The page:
ARBs within the general population. It does not constitute a
diagnostic tool for internalizing disorders, but shows strong
similarities with screening questionnaires such as the Screen for
Child Anxiety-Related Emotional Disordersand the Spence
Children’s Anxiety Scale.
317Research Article: Differentiating Anxiety Symptoms at 7–9 Years
Depression and Anxiety
Principal components analysis (PCA) was used to examine the
factor structure of the ARB items at both ages. An oblique rotation
was used (Direct Oblimin command) and the number of factors was
determined by using eigenvalues greater than 1. Composite scores
were calculated using a scale mean replacement technique; with one
missing item allowed per scale. Transformations were performed to
minimize skew in the totals (optimizing minimal skew using the
lnskew0 command in Stata 9.1).
QUANTITATIVE GENETIC ANALYSES
The twin method allows us to determine the relative contribution
of three latent components to each ARB subscale: additive genetic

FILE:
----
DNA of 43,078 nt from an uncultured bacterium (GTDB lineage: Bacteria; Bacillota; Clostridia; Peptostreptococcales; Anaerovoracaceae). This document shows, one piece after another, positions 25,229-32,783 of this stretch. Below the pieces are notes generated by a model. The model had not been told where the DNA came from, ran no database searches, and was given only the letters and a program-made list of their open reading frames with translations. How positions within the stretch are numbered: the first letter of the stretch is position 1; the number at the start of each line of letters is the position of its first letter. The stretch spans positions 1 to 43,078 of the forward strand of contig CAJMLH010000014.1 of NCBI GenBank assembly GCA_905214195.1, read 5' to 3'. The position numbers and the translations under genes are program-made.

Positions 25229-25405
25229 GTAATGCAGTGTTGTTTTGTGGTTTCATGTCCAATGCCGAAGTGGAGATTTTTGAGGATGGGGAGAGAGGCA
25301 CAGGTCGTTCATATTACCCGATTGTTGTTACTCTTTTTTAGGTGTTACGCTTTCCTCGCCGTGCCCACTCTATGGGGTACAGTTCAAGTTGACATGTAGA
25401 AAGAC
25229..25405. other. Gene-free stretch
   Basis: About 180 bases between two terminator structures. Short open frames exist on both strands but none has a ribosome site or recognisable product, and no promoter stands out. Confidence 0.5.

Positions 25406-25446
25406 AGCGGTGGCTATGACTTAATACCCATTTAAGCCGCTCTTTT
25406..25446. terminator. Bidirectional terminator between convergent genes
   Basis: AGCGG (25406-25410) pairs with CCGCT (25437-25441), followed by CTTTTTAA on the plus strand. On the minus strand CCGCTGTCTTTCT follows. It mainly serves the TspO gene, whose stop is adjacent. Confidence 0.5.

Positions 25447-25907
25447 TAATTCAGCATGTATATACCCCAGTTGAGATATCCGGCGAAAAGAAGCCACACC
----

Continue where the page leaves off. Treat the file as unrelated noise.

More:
influences (A), shared environment (C), and non-shared environ-
TABLE 2. Means and factors loadings from principal components analysis
1 Often makes comments critical of him/herself
2 Tends to blame him/herself
3 Has low self-confidence
4 Many worries, often seems worried
5 Anxious that bad things will happen
6 Asks for reassurance that s/he is OK
7 Often unhappy, downhearted or tearful
8 Does not enjoy him/herself
9 Seems keyed up, on edge, tense
10 Does something over and over again
11 Complains or whines
12 Often complains of headaches, stomach
aches, or sickness
13 Is often extremely upset or distressed when
14 Has twitches/mannerisms or tics of the
15 Is afraid of small closed spaces, heights,
water, or the dark
16 Many fears, easily scared
17 Is afraid of animals or insects
18 Resists sleeping alone
19 Is afraid of medical procedures such as going to
the doctor or dentist
20 Tends to check that things are done exactly
22 Tends to be shy or timid
23 Is afraid in social situations
24 Takes a long time to warm to strangers
25 Nervous or clingy in new situations, often loses
0.31 (age 9)
0.44 (age 9)
0.44 (age 9)
0.35 (age 7)0.31 (age 7)
0.38 (age 7)
0.20 (age 7)
0.32/0.32 0.32 (age9)0.32 (age 7)
0.32/0.380.31 (age 9)
0.35 (age 9)
0.43 (age 9)
Values are provided for the 7-year and 9-year results respectively (age7/age9). Items were free to load upon more than one factor, however, only
the highest factor loadings and other loadings40.3 are presented here. Values in bold represent the highest loading for each item. The item titles
in bold refer to items that were included in the preschool study.